Dorchester Avenue (Boston)

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Dorchester Avenue (sometimes called Dot Ave) is a street in Boston, Massachusetts, running from downtown south via South Boston and Dorchester to the border with Milton, where it ends. Built as a turnpike, the Dorchester Turnpike, it is mostly straight.

History[edit]

The Boston South Bridge over Fort Point Channel, on the site of today's West Fourth Street Bridge, opened on October 1, 1805 as the first bridge connecting downtown to South Boston. Until it was sold to the city of Boston on April 19, 1832, it was a toll bridge.

The Dorchester Turnpike Corporation (sometimes called the South Boston Turnpike) was created by the state legislature on March 4, 1805, to build a turnpike from the east end of the Boston South Bridge (Nook Point) to Milton Bridge over the Neponset River, on the other side of which the Blue Hill Turnpike later continued.

Construction cost more than expected, and thus high tolls were charged, so many travelers took the old longer route through Roxbury. Despite that, the Dorchester Turnpike was one of the most profitable turnpikes, with earnings steadily climbing to a peak in 1838. When the parallel Old Colony Railroad opened in 1844, earnings quickly fell.

The North Free Bridge, on the site of today's Dorchester Avenue Bridge, opened in 1826, providing a more direct route form the north end of the turnpike to Dewey Square downtown.[1]

On April 22, 1854, the turnpike became a free public road, named Dorchester Avenue. The name was changed to Federal Street in 1856, as it provided a continuation of that street from downtown Boston (via the North Free Bridge), but it became Dorchester Avenue again in 1870.

As part of the building of South Station (opened 1899), Federal Street was cut between the bridge and Dewey Square. Dorchester Avenue was extended north from the bridge around the east side of the new union station, along the shore of the Fort Point Channel, intersecting Mount Washington Avenue (which was also cut by the new station) and Summer Street and ending at Congress Street. Additionally, the Atlantic Avenue Viaduct was built as a second bridge just west of the Dorchester Avenue Bridge, connecting to Atlantic Avenue at Dewey Square.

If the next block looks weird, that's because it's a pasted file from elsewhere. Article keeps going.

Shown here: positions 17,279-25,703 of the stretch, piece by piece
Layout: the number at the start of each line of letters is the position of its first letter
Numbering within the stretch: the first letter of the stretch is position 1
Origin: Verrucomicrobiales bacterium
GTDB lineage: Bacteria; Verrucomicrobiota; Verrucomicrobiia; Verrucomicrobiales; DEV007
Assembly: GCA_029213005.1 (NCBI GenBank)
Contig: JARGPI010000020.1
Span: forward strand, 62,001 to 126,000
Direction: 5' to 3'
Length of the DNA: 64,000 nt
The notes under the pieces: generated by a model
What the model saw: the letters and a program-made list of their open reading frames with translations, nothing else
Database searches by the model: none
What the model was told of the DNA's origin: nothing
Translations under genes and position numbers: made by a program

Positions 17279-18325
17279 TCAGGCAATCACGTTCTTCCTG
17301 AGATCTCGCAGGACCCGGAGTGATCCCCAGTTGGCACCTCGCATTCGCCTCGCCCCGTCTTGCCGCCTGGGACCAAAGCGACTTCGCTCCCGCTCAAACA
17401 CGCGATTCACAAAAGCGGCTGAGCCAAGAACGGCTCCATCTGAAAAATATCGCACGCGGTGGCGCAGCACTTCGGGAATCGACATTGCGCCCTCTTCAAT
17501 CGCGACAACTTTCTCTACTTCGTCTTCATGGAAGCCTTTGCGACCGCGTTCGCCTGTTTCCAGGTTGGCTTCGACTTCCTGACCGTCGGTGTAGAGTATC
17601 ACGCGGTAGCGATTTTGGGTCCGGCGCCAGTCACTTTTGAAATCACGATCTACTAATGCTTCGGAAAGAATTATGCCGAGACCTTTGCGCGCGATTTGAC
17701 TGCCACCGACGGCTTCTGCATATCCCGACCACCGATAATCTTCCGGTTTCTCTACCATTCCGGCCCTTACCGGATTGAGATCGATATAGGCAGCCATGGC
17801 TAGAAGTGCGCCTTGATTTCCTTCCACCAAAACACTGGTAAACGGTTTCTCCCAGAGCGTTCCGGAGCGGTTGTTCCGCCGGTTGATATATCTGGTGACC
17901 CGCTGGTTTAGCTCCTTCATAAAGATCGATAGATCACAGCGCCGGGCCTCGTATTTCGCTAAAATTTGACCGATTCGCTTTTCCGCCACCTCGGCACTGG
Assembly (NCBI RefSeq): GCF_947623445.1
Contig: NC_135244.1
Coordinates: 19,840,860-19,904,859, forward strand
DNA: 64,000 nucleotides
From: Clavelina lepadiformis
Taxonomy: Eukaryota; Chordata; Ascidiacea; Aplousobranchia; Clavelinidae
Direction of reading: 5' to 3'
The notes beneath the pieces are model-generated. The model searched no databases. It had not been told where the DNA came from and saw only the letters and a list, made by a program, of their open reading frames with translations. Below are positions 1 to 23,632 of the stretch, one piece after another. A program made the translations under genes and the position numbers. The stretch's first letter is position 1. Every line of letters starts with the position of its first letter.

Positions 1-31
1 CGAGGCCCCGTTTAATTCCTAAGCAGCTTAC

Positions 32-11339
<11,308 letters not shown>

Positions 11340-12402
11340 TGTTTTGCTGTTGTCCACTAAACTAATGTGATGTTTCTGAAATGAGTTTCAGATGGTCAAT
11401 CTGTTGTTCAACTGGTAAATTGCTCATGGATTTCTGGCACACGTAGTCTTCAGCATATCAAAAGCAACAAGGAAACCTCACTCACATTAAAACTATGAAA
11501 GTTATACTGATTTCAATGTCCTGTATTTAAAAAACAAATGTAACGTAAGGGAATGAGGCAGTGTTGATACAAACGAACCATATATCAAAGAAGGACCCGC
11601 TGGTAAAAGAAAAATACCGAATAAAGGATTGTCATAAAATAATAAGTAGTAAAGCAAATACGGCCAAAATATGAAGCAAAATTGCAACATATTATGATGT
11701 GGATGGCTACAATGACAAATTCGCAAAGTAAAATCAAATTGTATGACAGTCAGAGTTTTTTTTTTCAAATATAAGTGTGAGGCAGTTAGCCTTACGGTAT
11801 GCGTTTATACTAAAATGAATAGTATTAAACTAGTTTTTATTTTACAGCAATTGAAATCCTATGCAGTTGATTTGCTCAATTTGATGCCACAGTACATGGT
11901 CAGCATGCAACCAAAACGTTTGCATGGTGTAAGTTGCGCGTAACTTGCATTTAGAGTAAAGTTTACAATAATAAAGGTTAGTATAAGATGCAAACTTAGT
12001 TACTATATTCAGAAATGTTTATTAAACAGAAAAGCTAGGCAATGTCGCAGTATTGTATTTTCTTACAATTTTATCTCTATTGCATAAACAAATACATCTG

By 1923 the viaduct was gone, but the extension of Dorchester Avenue remains to this day. In the 1990s it was closed to the public, including pedestrians and bicyclists, from the bridge to Summer Street, due to its proximity to Big Dig construction.[2] It has remained closed due to security concerns, as it runs next to the South Postal Annex (a sorting facility of the United States Postal Service).

Public transportation[edit]

The Dorchester Avenue Railroad, one of the first street railways in Boston, started operations in 1857, eventually running over the full length (from downtown to the Neponset River). When the road was realigned around 1899, the tracks were moved, ending at a line along Summer Street.

As the Red Line opened in the 1910s and 1920s, parallel to Dorchester Avenue, most through passengers switched to that, and local routes were rerouted to feed into the new subway. Tracks were removed by the 1950s. Today the Red Line Ashmont Branch is sometimes referred to as the Dorchester Ave. Line.

Nowadays the only bus routes to use the road are local routes to subway stations:

Note: routes that use Dorchester Avenue for only a few blocks are not listed.
  • 18 AshmontAndrew via Dorchester Avenue
  • 27 MattapanAshmont via River Street and Dorchester Avenue
  • 217 Wollaston Beach—Ashmont via Adams, East Milton Square and Beale Street
  • 240 Ashmont—Avon Square via Crawford Square Randolph

Numbered routes[edit]

The first numbered routes in New England were the New England Interstate Highways in 1922. NE 6 may have used Dorchester Avenue south of South Boston, but it is more likely that it turned northwest towards Morton Street just after crossing the Neponset River. In any case, by 1927, Route 3 (which had replaced NE 6) and Route 28 turned northwest in Milton, on a route that Route 28 still uses. (By 1928, Route 3 had been realigned to use the new Southern Artery, now Gallivan Boulevard.)

Between 1933 and 1935, the C (city) routes through downtown Boston began to be signed. Route C37, a continuation of Route 37, used MDC Parkways (now Morrissey Boulevard), merging with Dorchester Avenue at Old Colony Avenue. From there C37 took Dorchester Avenue to its north end, Congress Street, turning northwest there into downtown. A one-way pair existed from West Fourth Street to the Fort Point Channel, with southbound traffic using Foundry Street and West Fourth Street, but this was later removed, with Dorchester Avenue returning to full two-way operation.

In the 1970s, C37 (and the rest of the C routes) was decommissioned, leaving Dorchester Avenue with no numbered routes. Thus, over the years, the only route to use the road has probably been C37.

External links[edit]